I've always believed I have the makings of a fine trial lawyer.
After all, I'm a pretty good speaker, a passionate advocate for my pet causes, and utterly unfazed by controversy of any sort. Aside from the fact that I'm not particularly analytical, objective, or mindful of details and am extremely emotional and likely to burst into noisy, public tears at the drop of a hat, I think I'd be an absolutely stellar addition to the Massachusetts Bar. I even toyed with the idea of going to law school at one time, and if I hadn't nearly flunked out of college and had maybe thought about studying a little for the LSATs, I am quite sure I would have a Harvard Law diploma hanging on my wall even as we speak.
Unfortunately for our judiciary, however, I never did make it to law school; thus, my entire legal education consists of two paralegal courses, a stack of dog-eared courtroom potboilers piled next to my bookcase, and an encyclopedic knowledge of every facet of the first O.J. trial. To add insult to injury, in spite of my highly acclaimed appearance as Angry Juror Number Twelve in a recent community theater production of Twelve Angry Jurors, I've never even been selected to sit on a jury.
I have been called for jury duty a couple of times, and, unlike the majority of my friends - some of whom actually changed residences to avoid serving - I never failed to appear at the Suffolk County Courthouse, eager to fulfill my civic obligation with great enthusiasm and unwavering conviction. Alas, in each instance my service was not required (the cases settled so quickly I didn't even get to sit in the box to be voir-dired by crafty defense attorneys) and I was summarily dismissed with the thanks of the court.
Because I don't really know anyone who's served on a jury, I've always had a morbid curiosity about the goings-on behind that locked door and was, therefore, quite excited to tune into a new ABC documentary series called In the Jury Room, which takes the audience behind the scenes for actual jury deliberations during a real trial. I was thrilled at the prospect of witnessing justice in action! Twelve ordinary citizens would be grappling with the intricacies of a death penalty murder case, weighing the rule of law against good old-fashioned American values, until, ultimately, the wisdom of the common man would prevail and justice would inevitably triumph.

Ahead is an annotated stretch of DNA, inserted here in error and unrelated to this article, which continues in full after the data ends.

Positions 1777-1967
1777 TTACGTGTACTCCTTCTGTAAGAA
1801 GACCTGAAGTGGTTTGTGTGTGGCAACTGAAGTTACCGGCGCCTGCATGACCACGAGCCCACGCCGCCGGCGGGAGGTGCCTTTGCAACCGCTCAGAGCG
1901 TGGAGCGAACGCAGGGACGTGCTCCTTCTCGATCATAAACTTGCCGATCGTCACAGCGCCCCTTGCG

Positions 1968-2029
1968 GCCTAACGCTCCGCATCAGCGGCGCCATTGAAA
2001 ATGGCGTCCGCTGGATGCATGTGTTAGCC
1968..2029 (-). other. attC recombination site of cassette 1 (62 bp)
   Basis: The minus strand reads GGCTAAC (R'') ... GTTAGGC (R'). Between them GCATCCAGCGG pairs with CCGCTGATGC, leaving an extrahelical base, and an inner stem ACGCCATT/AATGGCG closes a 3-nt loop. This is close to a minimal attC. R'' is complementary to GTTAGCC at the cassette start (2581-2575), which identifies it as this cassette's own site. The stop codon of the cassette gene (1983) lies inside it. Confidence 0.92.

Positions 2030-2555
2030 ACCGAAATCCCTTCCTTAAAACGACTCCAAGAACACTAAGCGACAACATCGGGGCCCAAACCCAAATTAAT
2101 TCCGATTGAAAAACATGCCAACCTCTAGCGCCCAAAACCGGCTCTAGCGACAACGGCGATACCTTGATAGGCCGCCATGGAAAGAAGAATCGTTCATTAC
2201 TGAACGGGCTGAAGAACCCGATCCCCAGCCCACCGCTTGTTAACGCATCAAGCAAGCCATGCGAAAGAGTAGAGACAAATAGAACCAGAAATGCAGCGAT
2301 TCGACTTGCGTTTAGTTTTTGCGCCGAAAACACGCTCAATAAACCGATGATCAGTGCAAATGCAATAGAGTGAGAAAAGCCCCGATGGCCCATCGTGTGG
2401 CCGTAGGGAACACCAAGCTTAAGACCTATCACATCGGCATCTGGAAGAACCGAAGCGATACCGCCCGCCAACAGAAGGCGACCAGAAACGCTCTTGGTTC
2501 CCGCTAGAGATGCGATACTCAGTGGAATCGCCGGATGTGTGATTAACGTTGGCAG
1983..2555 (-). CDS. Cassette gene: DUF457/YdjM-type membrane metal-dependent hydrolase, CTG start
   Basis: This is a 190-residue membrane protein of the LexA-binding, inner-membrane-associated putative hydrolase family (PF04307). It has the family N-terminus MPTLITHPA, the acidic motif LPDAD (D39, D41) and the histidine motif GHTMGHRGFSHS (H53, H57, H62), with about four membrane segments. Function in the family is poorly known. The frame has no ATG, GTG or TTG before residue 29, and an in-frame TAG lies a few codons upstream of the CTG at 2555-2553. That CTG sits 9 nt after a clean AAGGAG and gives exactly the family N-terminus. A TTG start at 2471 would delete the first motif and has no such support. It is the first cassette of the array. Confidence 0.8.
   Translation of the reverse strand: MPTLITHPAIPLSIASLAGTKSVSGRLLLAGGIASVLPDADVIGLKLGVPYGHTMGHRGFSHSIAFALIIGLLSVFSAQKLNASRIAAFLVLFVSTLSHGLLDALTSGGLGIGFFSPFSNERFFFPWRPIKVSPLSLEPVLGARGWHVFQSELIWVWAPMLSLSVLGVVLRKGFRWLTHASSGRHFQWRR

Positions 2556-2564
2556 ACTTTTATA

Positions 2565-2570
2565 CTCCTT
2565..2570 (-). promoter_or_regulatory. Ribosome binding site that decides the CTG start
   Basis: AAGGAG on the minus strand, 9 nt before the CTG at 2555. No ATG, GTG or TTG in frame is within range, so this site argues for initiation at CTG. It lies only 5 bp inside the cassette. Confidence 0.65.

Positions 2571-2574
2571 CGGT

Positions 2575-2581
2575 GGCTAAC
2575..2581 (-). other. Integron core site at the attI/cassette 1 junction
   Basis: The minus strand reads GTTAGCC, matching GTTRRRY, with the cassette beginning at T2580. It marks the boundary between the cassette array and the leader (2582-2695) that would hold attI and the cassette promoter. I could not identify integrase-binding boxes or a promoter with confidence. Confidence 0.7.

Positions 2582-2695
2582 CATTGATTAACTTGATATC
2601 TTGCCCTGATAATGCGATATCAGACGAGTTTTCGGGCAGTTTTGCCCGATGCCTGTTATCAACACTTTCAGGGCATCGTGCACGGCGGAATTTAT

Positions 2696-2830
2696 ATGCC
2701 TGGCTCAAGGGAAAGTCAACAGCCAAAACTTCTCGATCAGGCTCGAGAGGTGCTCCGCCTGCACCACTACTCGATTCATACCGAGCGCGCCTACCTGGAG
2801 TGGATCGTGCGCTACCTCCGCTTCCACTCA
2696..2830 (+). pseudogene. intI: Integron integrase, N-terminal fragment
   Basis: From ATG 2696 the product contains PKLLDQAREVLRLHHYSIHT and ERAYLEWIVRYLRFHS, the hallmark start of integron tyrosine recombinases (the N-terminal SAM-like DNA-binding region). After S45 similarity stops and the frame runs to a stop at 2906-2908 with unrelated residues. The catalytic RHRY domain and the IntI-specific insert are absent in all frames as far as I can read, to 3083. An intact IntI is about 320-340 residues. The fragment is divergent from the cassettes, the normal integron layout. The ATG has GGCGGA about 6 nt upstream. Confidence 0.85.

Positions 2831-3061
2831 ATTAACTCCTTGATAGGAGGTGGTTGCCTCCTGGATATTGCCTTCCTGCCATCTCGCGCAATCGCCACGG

I was aghast to discover how unwise the common man happens to be.
Granted, it was only a one-hour TV show, heavily edited for time and content, but, even so, it shocked me to see how little thought some of the jurors actually gave to the penalty they sought to impose. Death? Sure, why not? shrugged the plump, rosy-cheeked Midwestern grandmas who sat in the jury box and dismissed another person's life with a scoff and an eye-roll. Next?
I guess it stands to reason. Our Constitution gives me the right to trial by a jury of my peers. My peers? I hate most of my peers! I don't even particularly like myself, and if I were on trial for my life I sure as hell wouldn't want me on my jury, let alone anyone who could be considered my peer!
After all, my peers have turned telemarketing into a multibillion dollar industry.
My peers have video screens installed in the dashboards of their minivans so they won't miss the game on their way home from church.
My peers collect Hummels and Beanie Babies and trample little kids in Wal-Mart on Christmas Eve just to grab the last George Bush Fighter Pilot Action Figure off the shelf.
And forty percent of my so-called "peers" still believe that Saddam Hussein was personally responsible for the 9/11 attacks and, when challenged, simply huff, "Well, you can't prove that he wasn't."
No, and you can't prove that little green men from Mars weren't either.
Oh, and my peers also believe little green men live on Mars.
I used to support the death penalty, if not in practice than certainly in theory. People do horrible things to other people, I reasoned, and if the death penalty could be administered fairly it would be an appropriate punishment for the likes of Ted Bundy, Kenneth Lay, and Hannibal Lecter. And if a member of my family were murdered, not only would I want the murderer to die, I'd want him tortured, burned alive, and then killed again. Slowly.
And that's precisely why I wouldn't be allowed to be on that jury. Because my judgment would be understandably compromised by my thirst for revenge. I'd want so desperately to believe I was taking action against my loved one's killer there's no way I'd be able to remain neutral. An independent panel of citizens is supposed to be more objective. They’re not supposed to be swayed by emotion. They are supposed to examine the evidence, give thoughtful consideration to the facts, and render an impartial verdict.
But no one is impartial. A jury of my peers would be as spiteful, vindictive, petty, and prejudiced as I am. And, while I can't off the top of my head think of a better means of dispensing justice than our current system, I do think you have to take every verdict with a grain of salt. If for no other reason than once or twice we might just make a mistake. I don't think there are enough appeals courts in the world to guarantee that some poor schlump in Texas won't find himself straddling old Sparky simply because Billy Ray Redneck watched one too many Chuck Norris movies and doesn't seem to grasp the concept that death is certain but verdicts never are.
Still not convinced? Fine. Just ask yourself this: if, through some horrific chain of coincidences beyond your control you were to end up on trial for your life, would you really want your fate left in the hands of someone who would vote you off the planet without a second thought but would agonize for days as to whether or not to blow $199.99 on a commemorative Elvis plate from the Franklin Mint?
Thank you, ladies and gentlemen.
I rest my case.